A lot of polite political conversation is, on close inspection, hate speech but expressed with the manners your mother taught you. Well-brought up children can get their ideas across with just as much bite as the uncouth without going potty mouthed.
Now let’s think of religion: leaving to one side the hateful things religions say about each other, according to them religious types, we non-believers are supposed to burn in the Devil’s own private furnace. As I recall, Baptists believe that the Pope is the Antichrist and the mass is idolatry.
In an age of information overload, it is easy to fall back on our own prejudices and insulate ourselves with comforting opinions that reaffirm our core beliefs. the blogosphere forms into information cocoons and echo chambers. People can avoid the news and opinions they don’t want to hear.
The politically correct are often among the most uncouth. Some of the worst things said about Sarah Palin in 2008 cannot be repeated on a blog hoping to be safe to view at work.
Marxist ideologies even worse: it should have a trigger warning over the entire field because of a hurtful things it says about capitalists and their motivation.
Scorn, ridicule and satire is as welcome as a bee sting and is always controversial to some and continuously goes beyond the bounds of good taste and conventional manners. Scorn, ridicule and satire often shock people into reconsidering their world view.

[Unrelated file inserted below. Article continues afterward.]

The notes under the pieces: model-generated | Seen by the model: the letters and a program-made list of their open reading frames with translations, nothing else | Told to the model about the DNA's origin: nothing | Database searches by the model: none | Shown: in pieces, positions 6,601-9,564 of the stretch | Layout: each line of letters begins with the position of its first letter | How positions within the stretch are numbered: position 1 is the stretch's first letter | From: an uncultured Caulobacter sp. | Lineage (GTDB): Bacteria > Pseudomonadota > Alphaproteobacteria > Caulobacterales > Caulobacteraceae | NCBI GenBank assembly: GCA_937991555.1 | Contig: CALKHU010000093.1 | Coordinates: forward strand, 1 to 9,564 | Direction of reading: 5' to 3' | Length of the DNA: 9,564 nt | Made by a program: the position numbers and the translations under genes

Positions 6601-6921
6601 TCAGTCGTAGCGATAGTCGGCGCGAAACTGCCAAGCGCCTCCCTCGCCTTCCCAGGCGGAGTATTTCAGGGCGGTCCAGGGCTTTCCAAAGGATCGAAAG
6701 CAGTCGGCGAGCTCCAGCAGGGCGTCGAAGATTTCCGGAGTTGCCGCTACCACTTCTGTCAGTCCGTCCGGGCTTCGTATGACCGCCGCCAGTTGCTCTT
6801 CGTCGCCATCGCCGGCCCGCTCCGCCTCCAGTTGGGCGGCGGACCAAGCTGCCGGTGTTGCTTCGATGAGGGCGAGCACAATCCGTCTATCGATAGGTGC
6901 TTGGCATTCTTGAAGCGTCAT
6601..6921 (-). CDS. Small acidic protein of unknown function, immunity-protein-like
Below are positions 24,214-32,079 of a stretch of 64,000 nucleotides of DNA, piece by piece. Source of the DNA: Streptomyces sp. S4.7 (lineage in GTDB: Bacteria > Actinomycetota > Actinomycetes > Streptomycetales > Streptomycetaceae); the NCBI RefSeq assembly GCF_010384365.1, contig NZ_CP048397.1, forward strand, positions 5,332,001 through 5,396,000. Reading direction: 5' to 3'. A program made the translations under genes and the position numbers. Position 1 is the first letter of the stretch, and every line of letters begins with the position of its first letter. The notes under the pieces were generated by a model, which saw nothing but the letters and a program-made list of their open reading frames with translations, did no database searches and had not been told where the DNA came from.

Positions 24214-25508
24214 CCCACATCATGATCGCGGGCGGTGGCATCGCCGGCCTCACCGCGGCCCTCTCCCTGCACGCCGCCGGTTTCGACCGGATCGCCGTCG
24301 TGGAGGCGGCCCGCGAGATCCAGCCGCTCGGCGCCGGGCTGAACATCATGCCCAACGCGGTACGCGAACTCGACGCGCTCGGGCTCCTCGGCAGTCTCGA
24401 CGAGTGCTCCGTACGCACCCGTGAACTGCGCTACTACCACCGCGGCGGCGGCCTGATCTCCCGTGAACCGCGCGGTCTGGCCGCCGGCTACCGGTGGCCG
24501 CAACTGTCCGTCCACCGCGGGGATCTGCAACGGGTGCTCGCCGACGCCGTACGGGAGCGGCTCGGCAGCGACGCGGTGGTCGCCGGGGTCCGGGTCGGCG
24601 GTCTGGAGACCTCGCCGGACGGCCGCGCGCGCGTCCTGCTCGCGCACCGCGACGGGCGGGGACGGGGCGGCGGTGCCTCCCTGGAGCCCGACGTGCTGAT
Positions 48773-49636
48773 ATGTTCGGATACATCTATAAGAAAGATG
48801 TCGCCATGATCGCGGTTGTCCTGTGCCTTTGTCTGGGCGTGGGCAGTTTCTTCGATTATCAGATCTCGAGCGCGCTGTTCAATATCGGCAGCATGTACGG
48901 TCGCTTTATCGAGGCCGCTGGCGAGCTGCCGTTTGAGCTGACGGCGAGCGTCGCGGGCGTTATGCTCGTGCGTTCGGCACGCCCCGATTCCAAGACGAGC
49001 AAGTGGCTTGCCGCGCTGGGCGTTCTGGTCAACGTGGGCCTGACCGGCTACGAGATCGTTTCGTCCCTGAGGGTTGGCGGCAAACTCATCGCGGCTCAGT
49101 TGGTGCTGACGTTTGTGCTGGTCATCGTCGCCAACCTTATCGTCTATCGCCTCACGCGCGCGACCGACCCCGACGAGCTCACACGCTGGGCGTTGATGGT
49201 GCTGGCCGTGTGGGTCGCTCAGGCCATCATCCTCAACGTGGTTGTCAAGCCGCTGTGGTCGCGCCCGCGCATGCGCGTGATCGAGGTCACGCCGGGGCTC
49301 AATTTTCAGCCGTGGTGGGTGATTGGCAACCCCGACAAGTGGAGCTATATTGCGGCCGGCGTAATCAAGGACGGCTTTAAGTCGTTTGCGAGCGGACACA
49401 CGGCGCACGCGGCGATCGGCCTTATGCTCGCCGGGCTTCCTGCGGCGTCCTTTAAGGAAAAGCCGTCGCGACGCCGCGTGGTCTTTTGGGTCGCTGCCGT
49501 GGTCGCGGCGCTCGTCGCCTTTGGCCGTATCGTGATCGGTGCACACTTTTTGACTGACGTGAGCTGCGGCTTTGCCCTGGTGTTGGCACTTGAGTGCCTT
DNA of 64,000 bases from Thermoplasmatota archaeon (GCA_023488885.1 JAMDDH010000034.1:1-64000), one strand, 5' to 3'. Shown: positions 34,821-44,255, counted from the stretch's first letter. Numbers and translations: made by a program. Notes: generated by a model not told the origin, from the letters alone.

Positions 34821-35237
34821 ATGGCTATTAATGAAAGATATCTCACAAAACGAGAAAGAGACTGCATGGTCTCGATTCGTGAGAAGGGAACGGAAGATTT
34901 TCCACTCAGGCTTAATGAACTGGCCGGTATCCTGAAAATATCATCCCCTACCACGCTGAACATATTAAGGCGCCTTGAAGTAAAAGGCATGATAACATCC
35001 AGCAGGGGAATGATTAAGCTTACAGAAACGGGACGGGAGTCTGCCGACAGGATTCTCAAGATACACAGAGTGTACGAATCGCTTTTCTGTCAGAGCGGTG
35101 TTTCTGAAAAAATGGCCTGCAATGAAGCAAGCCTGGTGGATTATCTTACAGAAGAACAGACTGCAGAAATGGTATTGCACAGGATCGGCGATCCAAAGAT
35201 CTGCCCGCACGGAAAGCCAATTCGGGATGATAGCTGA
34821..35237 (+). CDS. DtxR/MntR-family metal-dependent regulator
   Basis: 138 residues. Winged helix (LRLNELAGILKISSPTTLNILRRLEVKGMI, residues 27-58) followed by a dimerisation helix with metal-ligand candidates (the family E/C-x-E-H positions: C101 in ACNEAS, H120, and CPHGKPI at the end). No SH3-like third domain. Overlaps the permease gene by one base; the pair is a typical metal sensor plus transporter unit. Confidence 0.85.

In a court case about a particularly vile cartoon in Hustler about Jerry Falwell, the United States Supreme Court said:
Debate on public issues will not be uninhibited if the speaker must run the risk that it will be proved in court that he spoke out of hatred; even if he did speak out of hatred, utterances honestly believed contribute to the free interchange of ideas and the ascertainment of truth…
The appeal of the political cartoon or caricature is often based on exploitation of unfortunate physical traits or politically embarrassing events – an exploitation often calculated to injure the feelings of the subject of the portrayal.
A good example of using shock value to make a point is the Ohio strip club that held a topless counter-protest outside a church they were attempting to shut down.
The target of their counter-protest was a church that spent the last nine years protesting outside their club seeking to shut it down. You must admire both side’s determination.